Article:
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Knowmail learns the habits of each individual employee and corporation to prioritize work objectives
As anyone with a professional e-mail account knows (so, basically all of you, I'm assuming) you get a lot of junk mixed in with the important stuff. Every day I get up and the first thing I do is highlight all of the stuff I don't care about until I'm left with a list of important mail, whether it be something from my boss, or from a company that wants me to cover their new funding round.
Many companies are trying to solve this problem, but many are coming at it from the consumer side, but getting the right e-mails on time is even more important in the corporate world. So here comes Knowmail to try and bring their solution to the enterprise.
Knowmail is a personal assistant that helps employees communicate and collaborate more effectively from any location with any device. And now the company has just raised its first ever funding it was announced on Tuesday: a $1.2 million in seed funding led by early stage venture capital firms Plus Ventures, 2B Angels, AfterDox and INE Ventures.
"Our founders came from large U.S. corporations, and we found that the ability to communicate inside corporation was very difficult, even dramatically so when you become an executive, or manager of a team or group," Haim Senior, CEO of Knowmail, told me in an interview.
"Eventually, because there so many communication platforms, it became very difficult to communicate and create an impact. Most of the time employees wind up going back to e-mail, even though there are a lot of alternative platforms for communication."
Employees wind up spending 30% to 50% of their work on time on e-mail, but the innovation around the space has been lacking, he said, because it's either large companies trying to improve what they are already offering, or smaller ones trying to give platforms a better look and feel.
"It's great that they trying to do something, but our agenda is not just about platform," said Senior. "Most importantly, not just that it's the platform itself that needs to be fixed."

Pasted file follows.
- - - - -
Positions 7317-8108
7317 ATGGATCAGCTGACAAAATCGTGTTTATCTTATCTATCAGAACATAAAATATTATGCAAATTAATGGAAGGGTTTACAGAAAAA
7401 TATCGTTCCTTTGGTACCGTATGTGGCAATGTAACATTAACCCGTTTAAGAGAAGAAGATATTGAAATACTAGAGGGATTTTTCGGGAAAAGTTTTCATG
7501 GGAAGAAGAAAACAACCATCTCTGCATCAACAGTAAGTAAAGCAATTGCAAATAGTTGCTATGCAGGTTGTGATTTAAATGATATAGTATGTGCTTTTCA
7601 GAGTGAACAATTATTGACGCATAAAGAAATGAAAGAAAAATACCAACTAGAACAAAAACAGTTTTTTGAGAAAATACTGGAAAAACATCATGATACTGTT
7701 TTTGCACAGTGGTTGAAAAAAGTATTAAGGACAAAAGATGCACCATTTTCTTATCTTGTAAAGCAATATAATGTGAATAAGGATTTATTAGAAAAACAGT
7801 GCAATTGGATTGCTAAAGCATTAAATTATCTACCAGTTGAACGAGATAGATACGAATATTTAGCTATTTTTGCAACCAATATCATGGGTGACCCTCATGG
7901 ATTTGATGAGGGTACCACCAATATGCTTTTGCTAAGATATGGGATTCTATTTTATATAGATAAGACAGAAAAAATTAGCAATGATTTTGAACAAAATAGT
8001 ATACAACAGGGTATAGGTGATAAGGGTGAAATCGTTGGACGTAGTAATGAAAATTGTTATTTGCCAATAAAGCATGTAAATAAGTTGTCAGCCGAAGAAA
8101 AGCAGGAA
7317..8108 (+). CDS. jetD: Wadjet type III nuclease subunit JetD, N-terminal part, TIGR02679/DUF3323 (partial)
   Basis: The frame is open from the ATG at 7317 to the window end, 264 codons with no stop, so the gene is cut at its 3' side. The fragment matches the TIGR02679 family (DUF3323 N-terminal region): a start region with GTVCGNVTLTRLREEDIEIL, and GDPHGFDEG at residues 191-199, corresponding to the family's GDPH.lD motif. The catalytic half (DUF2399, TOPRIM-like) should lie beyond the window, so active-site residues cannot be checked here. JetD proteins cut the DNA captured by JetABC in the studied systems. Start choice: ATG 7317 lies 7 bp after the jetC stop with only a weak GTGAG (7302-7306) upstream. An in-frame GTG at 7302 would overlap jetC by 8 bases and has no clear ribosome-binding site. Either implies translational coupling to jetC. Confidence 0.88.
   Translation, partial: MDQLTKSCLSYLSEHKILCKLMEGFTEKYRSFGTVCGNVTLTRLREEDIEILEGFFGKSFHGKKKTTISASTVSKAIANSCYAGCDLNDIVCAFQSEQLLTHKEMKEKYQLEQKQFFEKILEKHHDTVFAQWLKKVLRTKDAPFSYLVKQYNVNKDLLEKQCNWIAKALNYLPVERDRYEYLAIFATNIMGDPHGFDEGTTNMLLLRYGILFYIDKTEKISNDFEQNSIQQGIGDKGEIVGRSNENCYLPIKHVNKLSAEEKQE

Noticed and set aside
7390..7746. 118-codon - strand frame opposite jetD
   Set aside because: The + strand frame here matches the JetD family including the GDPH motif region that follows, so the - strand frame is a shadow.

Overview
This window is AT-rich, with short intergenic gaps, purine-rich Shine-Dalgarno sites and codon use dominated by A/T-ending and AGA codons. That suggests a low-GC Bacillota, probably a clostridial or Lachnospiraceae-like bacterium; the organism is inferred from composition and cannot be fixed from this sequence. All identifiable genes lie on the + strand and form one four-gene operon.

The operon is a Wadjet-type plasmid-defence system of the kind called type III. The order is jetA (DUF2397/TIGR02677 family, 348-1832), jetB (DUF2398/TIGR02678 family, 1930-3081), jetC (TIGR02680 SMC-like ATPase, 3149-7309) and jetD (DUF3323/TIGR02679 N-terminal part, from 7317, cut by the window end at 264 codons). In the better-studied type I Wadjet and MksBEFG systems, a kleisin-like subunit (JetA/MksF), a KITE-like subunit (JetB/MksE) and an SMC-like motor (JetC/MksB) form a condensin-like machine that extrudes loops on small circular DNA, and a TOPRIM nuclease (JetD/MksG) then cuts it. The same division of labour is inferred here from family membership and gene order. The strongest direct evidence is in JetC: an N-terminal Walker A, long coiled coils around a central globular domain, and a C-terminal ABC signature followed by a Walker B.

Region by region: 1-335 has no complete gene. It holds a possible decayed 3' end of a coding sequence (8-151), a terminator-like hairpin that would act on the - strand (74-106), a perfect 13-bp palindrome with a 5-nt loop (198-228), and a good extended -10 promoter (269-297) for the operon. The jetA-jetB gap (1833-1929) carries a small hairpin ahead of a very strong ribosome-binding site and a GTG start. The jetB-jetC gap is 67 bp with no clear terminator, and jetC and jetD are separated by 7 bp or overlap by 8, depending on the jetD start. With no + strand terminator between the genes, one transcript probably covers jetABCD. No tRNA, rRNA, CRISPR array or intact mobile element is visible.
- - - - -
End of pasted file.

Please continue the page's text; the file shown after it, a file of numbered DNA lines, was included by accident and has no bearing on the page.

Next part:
Instead, Knowmail tries to understand how people communicate, and what is most important to them, and serve up the most important mail based on prioritization, rather than just time stamp. It gets embedded into e-mail client, such as Outlook or Gmail, and will then now only recommend certain e-mails, but will also try to predict what the person will likely do next with each message.
For example, it will recommend that a piece of mail gets moved to a specific folder, and tagged so it can be found in the future, rather than the person having to drag and drop it itself.
While Knowmail is still a "work in progress," Senior did tell me that is already has an accuracy rate of above 90% for which messages are important, and what the customer is likely to do next.
"We have different mechanisms to predict it, as well as fail safe mechanism, so that if we don’t have any understanding around that message, or you changed your role in the company, or your manager is being repositioned, we put in place a failsafe, in case what the algorithm thinks won't be accurate," Senior told me.
"We are very close to our customers and users and we recognize that it is a trust issue. We are organizing info in a different way," he said, so Knowmail also gives users the ability to switch back into their old inbox to see different views and see if an e-mail was potentially missing that was important.
"What we are trying to do is trying to understand the behaviors around communication and individual priorities. We now understand which communication should be the preferred one."
Of course, there are other services also trying to update the inbox, but there are three things that set Knowmail apart, according to Senior.
The first is the team.
"When customers see our approach and start to pilot and the way we deliver they understand. Most startups issues with budget, issues and resources but we give 100% plus to our customers," he said. "They can see we are taking it very seriously, and are always on time or ahead of time."
The second is the "human factor."
"We are taking the human factor into consideration and not just the platform. We are putting our investment into trying to find out what is the human factor without violating privacy or compromising on trust," he said.
And, finally, the fact that Knowmail is going toward the enterprise side of the business.
"Our ability to understand corporations, and not just the individual, is key. Most companies are concentrating on consumer side, which is not just different problem, but a wide problem. We are focused on corporate communication because they are more accountable and it is important from a respond time perspective."
The company will use the new funding to focus on research and development, and to go more broadly into the U.S. market. It will also use it to create additional algorithms, and to incorporate other functionalities beyond just prioritization.
Founded in early 2014, the Tel Aviv-based Knowmail currently has thousands of users, and an undisclosed number of corporate clients, which it helps save both time and money.
"Let's say save you 20 minutes a day, what guarantee is there that you're doing additional work during that time? We have tricks that we have already implemented that prove that we save, not just time, but also that we can show a company that we are increasing revenue."
Senior declined to elaborate on that last point, though, calling it the "secret sauce" for Knowmail.
(Image source: knowmail.me)
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